The Alte Nationalgalerie is dedicating a long-overdue exhibition to the painter Johann Erdmann Hummel (1786–1822), an artist who, despite his historical significance, has long been neglected. The Nationalgalerie hosted a first retrospective of Hummel’s work back in 1924, while under the direction of Ludwig Justi. Based on works from the collection of the Nationalgalerie, the show Magical Reflections – Johann Erdmann Hummel allows audiences to rediscover Hummel’s painting, some 100 years on.
Inventive reflections, nested spatial constructions and refined uses of light were some of Hummel’s key interests. His artfully constructed, at times hyperrealistic-seeming compositions are executed with a graphic clarity that anticipated movements such as New Objectivity. At the same time, Hummel’s teaching at Berlin’s Akademie der Künste on optics, perspective and architecture were highly influential, both throughout Germany and beyond, as were his research and publications on the laws of visual perception. Beginning in 1904, Hugo von Tschudi was able to acquire three of Hummel’s major works for the Nationalgalerie, in Game of Chess, The Polishing of the Granite Basin and The Granite Basin in the Berlin Lustgarten. The exhibition features some 45 paintings and 50 drawings by Hummel, as well as a number of selected works representative of the aesthetics of New Objectivity.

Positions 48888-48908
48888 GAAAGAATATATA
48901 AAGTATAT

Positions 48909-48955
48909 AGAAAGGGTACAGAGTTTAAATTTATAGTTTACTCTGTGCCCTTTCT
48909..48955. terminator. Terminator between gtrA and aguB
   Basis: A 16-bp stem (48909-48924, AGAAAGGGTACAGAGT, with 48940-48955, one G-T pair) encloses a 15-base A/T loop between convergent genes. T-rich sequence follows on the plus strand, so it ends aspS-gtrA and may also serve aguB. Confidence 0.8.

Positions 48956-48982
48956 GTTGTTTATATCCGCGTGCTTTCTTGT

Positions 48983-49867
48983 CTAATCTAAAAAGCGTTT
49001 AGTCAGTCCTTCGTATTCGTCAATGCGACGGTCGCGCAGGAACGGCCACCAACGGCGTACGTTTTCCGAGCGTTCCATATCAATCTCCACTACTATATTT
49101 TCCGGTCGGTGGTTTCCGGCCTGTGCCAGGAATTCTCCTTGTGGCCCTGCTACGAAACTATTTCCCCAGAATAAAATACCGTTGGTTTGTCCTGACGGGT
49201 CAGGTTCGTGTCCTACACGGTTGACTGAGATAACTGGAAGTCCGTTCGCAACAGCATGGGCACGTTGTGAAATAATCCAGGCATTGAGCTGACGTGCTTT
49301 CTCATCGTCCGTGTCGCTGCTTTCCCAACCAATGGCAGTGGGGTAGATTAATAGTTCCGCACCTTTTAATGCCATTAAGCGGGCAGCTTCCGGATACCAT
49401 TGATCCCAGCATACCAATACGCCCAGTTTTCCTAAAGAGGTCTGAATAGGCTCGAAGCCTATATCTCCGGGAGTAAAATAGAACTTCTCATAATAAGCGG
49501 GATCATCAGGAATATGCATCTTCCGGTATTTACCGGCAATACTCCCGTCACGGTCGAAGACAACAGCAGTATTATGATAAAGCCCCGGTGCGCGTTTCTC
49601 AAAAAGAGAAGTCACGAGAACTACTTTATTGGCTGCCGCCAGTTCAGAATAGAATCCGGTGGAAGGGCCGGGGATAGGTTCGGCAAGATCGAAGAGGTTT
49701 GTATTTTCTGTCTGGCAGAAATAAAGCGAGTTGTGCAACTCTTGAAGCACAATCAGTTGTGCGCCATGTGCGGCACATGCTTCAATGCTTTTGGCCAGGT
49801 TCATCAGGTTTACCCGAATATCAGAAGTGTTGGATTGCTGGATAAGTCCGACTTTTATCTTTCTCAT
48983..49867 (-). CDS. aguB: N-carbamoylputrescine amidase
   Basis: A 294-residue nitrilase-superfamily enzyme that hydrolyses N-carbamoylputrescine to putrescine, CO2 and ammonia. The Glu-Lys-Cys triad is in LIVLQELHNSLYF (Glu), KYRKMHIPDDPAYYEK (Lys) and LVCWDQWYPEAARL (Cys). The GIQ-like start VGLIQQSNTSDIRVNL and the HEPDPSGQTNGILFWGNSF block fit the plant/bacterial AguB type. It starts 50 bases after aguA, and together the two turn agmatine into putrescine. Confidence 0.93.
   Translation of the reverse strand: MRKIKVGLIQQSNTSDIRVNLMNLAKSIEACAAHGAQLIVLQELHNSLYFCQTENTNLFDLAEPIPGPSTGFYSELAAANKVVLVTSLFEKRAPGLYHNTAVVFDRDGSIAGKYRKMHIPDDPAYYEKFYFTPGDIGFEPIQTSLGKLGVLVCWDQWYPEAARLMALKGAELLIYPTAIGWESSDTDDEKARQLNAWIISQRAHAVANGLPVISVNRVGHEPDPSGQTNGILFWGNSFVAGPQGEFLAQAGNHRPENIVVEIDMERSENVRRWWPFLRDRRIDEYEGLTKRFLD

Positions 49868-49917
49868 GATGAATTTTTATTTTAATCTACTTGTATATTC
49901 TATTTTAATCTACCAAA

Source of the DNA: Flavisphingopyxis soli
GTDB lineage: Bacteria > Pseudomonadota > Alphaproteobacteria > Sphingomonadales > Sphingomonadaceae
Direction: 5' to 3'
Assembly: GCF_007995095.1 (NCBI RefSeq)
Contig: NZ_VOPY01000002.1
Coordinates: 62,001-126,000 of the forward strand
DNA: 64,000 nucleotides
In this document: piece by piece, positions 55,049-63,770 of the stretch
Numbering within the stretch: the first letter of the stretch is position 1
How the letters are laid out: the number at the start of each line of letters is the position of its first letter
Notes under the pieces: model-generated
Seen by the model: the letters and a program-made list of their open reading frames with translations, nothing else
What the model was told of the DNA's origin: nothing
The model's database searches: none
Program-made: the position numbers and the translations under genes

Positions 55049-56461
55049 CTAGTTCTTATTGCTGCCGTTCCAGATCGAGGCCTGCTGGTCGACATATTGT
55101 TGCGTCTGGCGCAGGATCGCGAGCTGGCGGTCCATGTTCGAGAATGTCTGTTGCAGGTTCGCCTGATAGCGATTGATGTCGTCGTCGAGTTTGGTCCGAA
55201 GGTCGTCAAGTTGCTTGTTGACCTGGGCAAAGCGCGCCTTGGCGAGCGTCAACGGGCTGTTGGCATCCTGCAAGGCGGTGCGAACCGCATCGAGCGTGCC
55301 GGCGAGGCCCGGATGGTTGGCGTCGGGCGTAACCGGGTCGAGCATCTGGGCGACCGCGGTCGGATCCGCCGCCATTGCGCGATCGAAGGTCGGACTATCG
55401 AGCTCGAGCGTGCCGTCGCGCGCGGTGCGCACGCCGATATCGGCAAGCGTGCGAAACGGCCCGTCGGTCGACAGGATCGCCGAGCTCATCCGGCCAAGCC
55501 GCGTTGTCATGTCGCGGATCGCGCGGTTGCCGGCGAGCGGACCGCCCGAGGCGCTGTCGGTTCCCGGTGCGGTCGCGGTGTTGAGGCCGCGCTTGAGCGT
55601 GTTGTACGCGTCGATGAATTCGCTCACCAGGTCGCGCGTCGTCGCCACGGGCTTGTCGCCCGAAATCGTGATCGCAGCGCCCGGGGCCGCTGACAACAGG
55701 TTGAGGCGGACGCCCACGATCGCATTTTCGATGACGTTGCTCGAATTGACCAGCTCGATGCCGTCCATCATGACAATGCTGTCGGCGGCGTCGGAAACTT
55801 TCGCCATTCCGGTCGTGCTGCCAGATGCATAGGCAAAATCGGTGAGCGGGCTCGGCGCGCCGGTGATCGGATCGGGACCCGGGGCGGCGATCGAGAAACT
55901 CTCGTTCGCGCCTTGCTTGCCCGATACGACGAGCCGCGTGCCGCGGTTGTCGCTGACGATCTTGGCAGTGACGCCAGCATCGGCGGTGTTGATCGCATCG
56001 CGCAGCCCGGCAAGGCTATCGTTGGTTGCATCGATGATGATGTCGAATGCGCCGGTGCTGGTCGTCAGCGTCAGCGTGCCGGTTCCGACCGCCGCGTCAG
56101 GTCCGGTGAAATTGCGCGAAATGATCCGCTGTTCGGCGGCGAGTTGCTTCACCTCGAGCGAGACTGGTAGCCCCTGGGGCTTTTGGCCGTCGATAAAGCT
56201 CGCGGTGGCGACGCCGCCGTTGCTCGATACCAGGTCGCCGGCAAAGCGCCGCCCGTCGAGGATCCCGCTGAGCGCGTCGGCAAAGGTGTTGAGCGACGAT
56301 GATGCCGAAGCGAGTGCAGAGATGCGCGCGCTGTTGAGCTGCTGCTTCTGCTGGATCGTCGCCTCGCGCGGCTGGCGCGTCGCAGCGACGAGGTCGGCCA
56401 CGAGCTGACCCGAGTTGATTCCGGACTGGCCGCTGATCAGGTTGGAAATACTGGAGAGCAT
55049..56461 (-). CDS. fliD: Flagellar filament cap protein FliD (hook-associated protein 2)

The exhibition will be accompanied by a catalogue published by Sandstein-Verlag, with a catalogue raisonné of his painted work.
The exhibition is made possible by the Freunde der Nationalgalerie.
A special exhibition of the Nationalgalerie, Staatliche Museen zu Berlin